I’ve been going to Fred’s as long as I can remember. Before the Seventh Street corridor was a thing, before the Food Network found it, before there was a Fred’s north or a Fred’s TCU, I’ve been a fan of the Fredburger. But with success came crowds, and the outdoor concerts are less fun in the heat. That’s why I was elated when they opened a Fred’s TCU on the site of the old Oui Lounge.
This place has the classic Fredburger, but there is also table space, so there is usually no substantial wait, and a real indoor stage so you can go see a band and know you will be able to sit down in the A/C and enjoy the music. Mind you, I miss the metal flake vinyl seats and the rubber rat that drops down out of the ceiling, but the TCU location is where I go for my Fredburger fix. I just wish they would book more shows; it’s probably the most under-utilized venue in Funkytown.
Saturday was one of those rare music nights at Fred’s TCU. Local legends Johnny Mack (vocals, washboard), James Hinkle (guitar, vocals) and Darrin Kobetich (guitar, vocals) were taking up residency on stage, and they were joined by Louisiana native Marty Christian (guitar, vocals).
All four of these guys are formidable bluesmen, with Mack playing rhythm on a washboard, and Kobetich, Hinkle and Christian providing masterful guitar work. Kobetich switched between a regular acoustic and playing slide on a resonator. Mack provided most of the vocals, which is understandable because the man has an amazing, powerful voice. But occasionally Hinkle and Christian took their turn at the mic (I’ve never seen anyone put a mic in front of Kobetich, and I’ve been a fan for years). At one point, the legendary Sumter Bruton — older brother of the late Stephen Bruton — stopped in to lend some T-Bone Walker-style guitar to this mess.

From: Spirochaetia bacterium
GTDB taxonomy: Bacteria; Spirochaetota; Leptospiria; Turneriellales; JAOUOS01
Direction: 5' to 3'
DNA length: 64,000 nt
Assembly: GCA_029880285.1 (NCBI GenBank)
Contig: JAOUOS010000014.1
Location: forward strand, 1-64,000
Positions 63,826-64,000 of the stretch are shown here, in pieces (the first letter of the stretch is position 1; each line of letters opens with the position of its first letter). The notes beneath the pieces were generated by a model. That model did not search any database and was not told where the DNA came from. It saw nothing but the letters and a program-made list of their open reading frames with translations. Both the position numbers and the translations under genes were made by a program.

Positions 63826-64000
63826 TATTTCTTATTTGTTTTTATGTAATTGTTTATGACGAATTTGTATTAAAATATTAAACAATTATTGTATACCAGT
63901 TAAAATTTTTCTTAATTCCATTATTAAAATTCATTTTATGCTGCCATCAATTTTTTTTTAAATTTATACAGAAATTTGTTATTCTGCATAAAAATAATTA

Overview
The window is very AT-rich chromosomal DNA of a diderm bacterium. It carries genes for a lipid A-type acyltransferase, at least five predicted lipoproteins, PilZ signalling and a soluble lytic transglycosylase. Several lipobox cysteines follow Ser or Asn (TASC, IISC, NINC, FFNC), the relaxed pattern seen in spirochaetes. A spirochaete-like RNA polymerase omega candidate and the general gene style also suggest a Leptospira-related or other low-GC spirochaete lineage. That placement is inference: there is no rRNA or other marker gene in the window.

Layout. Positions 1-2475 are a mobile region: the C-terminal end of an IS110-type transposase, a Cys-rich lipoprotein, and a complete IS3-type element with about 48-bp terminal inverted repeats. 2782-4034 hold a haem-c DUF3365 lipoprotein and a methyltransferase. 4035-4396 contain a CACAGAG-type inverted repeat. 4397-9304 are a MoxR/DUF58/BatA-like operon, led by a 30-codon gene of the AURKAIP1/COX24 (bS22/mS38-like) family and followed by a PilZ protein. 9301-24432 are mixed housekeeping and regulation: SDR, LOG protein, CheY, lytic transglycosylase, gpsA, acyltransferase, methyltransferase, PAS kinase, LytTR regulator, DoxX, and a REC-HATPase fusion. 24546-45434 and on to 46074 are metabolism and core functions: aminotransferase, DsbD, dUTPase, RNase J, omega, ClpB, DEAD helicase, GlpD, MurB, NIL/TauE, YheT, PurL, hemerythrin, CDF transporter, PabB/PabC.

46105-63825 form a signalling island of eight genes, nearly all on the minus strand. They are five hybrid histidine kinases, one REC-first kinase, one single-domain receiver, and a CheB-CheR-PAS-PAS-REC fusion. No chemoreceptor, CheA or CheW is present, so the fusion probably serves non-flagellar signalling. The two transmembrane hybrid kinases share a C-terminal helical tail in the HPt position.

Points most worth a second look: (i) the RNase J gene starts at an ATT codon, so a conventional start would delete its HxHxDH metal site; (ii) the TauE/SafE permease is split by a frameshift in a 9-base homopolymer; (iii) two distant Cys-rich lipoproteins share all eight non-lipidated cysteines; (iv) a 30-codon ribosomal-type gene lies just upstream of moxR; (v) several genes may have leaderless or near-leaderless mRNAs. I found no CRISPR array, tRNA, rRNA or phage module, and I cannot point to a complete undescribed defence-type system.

They performed a lot of blues standards, such as It’s My Own Fault (B.B. King), I Believe I’ll Dust My Broom (Robert Johnson), Hi-Heel Sneakers (Tommy Tucker), You’re Gonna Miss Me (Muddy Waters), Mean Mistreater (Muddy Waters) and Good Rockin’ Tonight (Roy Brown). But that’s not the point of a thing like this. We had a couple of generations of brilliant blues artists on stage just playing the music they love, the way they know how to play it. I will take an informal jam session from this kind of talent in an intimate venue like Fred’s TCU over a stadium show with a big-name production any day of the week. You feel this kind of music on a profound level.
With that kind of talent onstage, Fred’s TCU should have been packed last Saturday, but there were maybe a dozen people milling about during the music. Just a few blocks off of the Berry-University corner, this place has the potential to be a great place to see shows. Let’s hope the word gets out.